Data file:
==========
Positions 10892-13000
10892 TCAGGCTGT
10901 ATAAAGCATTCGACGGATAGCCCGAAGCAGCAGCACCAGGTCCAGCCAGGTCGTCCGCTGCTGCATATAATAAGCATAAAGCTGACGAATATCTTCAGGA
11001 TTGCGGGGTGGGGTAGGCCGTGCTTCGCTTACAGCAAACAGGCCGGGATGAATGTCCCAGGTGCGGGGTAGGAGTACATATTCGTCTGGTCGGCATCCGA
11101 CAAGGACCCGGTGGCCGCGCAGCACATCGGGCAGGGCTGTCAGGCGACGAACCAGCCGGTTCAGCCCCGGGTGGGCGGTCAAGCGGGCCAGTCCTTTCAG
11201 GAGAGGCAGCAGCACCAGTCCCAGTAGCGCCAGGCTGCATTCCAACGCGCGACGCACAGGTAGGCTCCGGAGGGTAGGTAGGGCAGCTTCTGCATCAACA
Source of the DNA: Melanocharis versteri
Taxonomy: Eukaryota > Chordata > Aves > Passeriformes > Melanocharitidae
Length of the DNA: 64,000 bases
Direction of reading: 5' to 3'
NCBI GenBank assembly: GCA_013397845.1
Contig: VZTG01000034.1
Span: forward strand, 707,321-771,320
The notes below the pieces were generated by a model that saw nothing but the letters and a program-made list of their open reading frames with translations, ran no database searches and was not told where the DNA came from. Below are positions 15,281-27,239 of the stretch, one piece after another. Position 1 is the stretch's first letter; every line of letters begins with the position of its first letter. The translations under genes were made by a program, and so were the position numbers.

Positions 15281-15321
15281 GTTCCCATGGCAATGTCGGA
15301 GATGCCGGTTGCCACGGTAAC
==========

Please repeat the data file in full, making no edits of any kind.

Positions 10892-13000
10892 TCAGGCTGT
10901 ATAAAGCATTCGACGGATAGCCCGAAGCAGCAGCACCAGGTCCAGCCAGGTCGTCCGCTGCTGCATATAATAAGCATAAAGCTGACGAATATCTTCAGGA
11001 TTGCGGGGTGGGGTAGGCCGTGCTTCGCTTACAGCAAACAGGCCGGGATGAATGTCCCAGGTGCGGGGTAGGAGTACATATTCGTCTGGTCGGCATCCGA
11101 CAAGGACCCGGTGGCCGCGCAGCACATCGGGCAGGGCTGTCAGGCGACGAACCAGCCGGTTCAGCCCCGGGTGGGCGGTCAAGCGGGCCAGTCCTTTCAG
11201 GAGAGGCAGCAGCACCAGTCCCAGTAGCGCCAGGCTGCATTCCAACGCGCGACGCACAGGTAGGCTCCGGAGGGTAGGTAGGGCAGCTTCTGCATCAACA
Source of the DNA: Melanocharis versteri
Taxonomy: Eukaryota > Chordata > Aves > Passeriformes > Melanocharitidae
Length of the DNA: 64,000 bases
Direction of reading: 5' to 3'
NCBI GenBank assembly: GCA_013397845.1
Contig: VZTG01000034.1
Span: forward strand, 707,321-771,320
The notes below the pieces were generated by a model that saw nothing but the letters and a program-made list of their open reading frames with translations, ran no database searches and was not told where the DNA came from. Below are positions 15,281-27,239 of the stretch, one piece after another. Position 1 is the stretch's first letter; every line of letters begins with the position of its first letter. The translations under genes were made by a program, and so were the position numbers.

Positions 15281-15321
15281 GTTCCCATGGCAATGTCGGA
15301 GATGCCGGTTGCCACGGTAAC